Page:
- syntax, typing, semantics. You should be able to match
patterns that use arbitray nesting of lists, pairs and constants
such as integers and strings
- Algebraic Data Types for PicoML
- Expand PicoML to include mutually recursive algebraic type
declarations, and type inference to go with. If this is not
combined with the pattern matching abone, you need to develop a
method of accessing the components of your objects of the newly
created data types. A method that was used before the rise of
pattern matching was to automatically
generate testers, functions that return a boolean
saying whether a given object is build from a specific
construtor, and destructors, functions that map an
object built from a specifc constructor to the immediate
subcomponent(s), or raise an exception if the object is not
built from the specific
constructor. hd, tl, fst,
and snd are examples of destructors for lists and pairs
already included in PicoML.
The due dates for this project are listed on the side of this page.
Before you begin your project, you should submit a proposal and
have it approved. The proposal should be submitted by email, or in
writing to me personally.
At the end of the project, you need to turn in two things:
- a tar file containing your source code, tests, and Makefile; and
- a project report, as a PDF file, containing the information below.
In addition to the work turned in, each group will give a brief
presentation and demo of their code.
Your final report should have 4 sections:
- Describe the motivation, goals, and broad accomplishments of your
project in general terms.
- A brief description of the important aspects of your implementation,
in terms of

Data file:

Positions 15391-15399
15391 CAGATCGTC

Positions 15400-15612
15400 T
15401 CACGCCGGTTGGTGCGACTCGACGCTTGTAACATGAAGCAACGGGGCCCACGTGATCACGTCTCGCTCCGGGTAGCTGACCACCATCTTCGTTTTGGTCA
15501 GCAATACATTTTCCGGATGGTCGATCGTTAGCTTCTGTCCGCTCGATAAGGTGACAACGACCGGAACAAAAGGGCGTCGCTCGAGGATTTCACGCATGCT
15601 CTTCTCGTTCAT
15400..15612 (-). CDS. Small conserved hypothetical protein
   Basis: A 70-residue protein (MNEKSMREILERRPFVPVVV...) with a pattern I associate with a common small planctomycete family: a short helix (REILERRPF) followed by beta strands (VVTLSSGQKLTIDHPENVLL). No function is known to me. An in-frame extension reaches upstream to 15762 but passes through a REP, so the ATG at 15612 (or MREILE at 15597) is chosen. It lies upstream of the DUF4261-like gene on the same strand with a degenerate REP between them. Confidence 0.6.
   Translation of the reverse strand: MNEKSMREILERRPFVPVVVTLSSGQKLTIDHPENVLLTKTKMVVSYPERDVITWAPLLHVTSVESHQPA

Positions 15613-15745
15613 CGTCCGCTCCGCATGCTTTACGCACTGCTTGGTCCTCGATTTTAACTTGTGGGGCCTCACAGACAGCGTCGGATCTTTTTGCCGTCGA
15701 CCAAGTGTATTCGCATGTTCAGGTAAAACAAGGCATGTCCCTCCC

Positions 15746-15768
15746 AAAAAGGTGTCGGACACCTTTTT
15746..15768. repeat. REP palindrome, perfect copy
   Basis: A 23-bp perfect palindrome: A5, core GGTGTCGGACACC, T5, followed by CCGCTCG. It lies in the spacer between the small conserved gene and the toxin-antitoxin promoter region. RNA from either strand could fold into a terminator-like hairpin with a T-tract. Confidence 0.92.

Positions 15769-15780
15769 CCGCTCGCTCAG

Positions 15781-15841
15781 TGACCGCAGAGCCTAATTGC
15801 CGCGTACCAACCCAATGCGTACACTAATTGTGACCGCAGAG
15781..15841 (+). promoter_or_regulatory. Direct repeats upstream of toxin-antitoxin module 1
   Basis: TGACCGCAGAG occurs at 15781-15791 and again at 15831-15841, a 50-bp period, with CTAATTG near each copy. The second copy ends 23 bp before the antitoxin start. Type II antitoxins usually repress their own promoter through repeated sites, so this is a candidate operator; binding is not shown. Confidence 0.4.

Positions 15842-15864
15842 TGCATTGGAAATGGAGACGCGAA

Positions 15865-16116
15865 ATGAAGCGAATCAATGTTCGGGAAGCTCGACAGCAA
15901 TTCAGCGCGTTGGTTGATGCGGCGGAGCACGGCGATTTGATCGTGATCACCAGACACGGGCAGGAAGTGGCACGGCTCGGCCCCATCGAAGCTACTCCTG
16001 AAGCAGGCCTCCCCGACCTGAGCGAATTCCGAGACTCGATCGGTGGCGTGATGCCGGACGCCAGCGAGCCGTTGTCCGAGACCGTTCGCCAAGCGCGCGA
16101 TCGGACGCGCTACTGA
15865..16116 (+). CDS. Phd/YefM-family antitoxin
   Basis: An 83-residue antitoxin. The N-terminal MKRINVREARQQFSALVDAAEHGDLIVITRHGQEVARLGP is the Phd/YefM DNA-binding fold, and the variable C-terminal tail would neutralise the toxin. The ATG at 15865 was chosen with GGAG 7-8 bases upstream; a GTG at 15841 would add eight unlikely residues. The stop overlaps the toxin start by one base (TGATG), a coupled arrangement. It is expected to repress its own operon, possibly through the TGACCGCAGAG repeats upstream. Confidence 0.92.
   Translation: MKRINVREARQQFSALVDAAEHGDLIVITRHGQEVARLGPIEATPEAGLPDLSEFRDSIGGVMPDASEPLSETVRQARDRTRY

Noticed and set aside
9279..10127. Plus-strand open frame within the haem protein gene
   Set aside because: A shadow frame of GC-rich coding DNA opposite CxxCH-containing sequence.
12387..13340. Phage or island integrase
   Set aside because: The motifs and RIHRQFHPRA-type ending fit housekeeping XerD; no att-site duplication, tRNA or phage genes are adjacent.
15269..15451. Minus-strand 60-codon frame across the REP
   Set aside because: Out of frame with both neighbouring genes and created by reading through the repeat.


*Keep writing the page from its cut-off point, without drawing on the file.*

(a) the major tasks or capabilities of your code;
(b) components of the code;
(d) status of the project -- what works well, what works partially, and
and what is not implemented at all. You MUST compare these with
your original proposed goals in the project proposal.
Coming up with appropriate tests is one of the most important part of good
software development. Your tests should include unit tests, feature
tests, and larger test codes. Give a short description of the tests
used, performance results if appropriate (e.g., memory consumption for
garbage collection) etc. Be sure to explain how these tests exercise the
concept(s) you've implemented.
- A listing of your code. The code should be documented thoroughly and
clearly. You don't need to comment every single line or even every single
function. Instead, focus on the central functions and data structures in
your implementation, and document them well.
By default, we will have demos and paper presentations on Wednesday,
Dec 14, 12:00pm - 4:00pm (contact me if you have an exam scheduled
at that time). Contact me for a specific time slot for your
presentation. During this time, your group will make a brief
presentation of your work and then give a demo of your
||Friday, Nov 11, 2016
|Demos and Paper Presentations
||Wednesday, Dec 14, 2016
||Thursday, Dec 16, 2016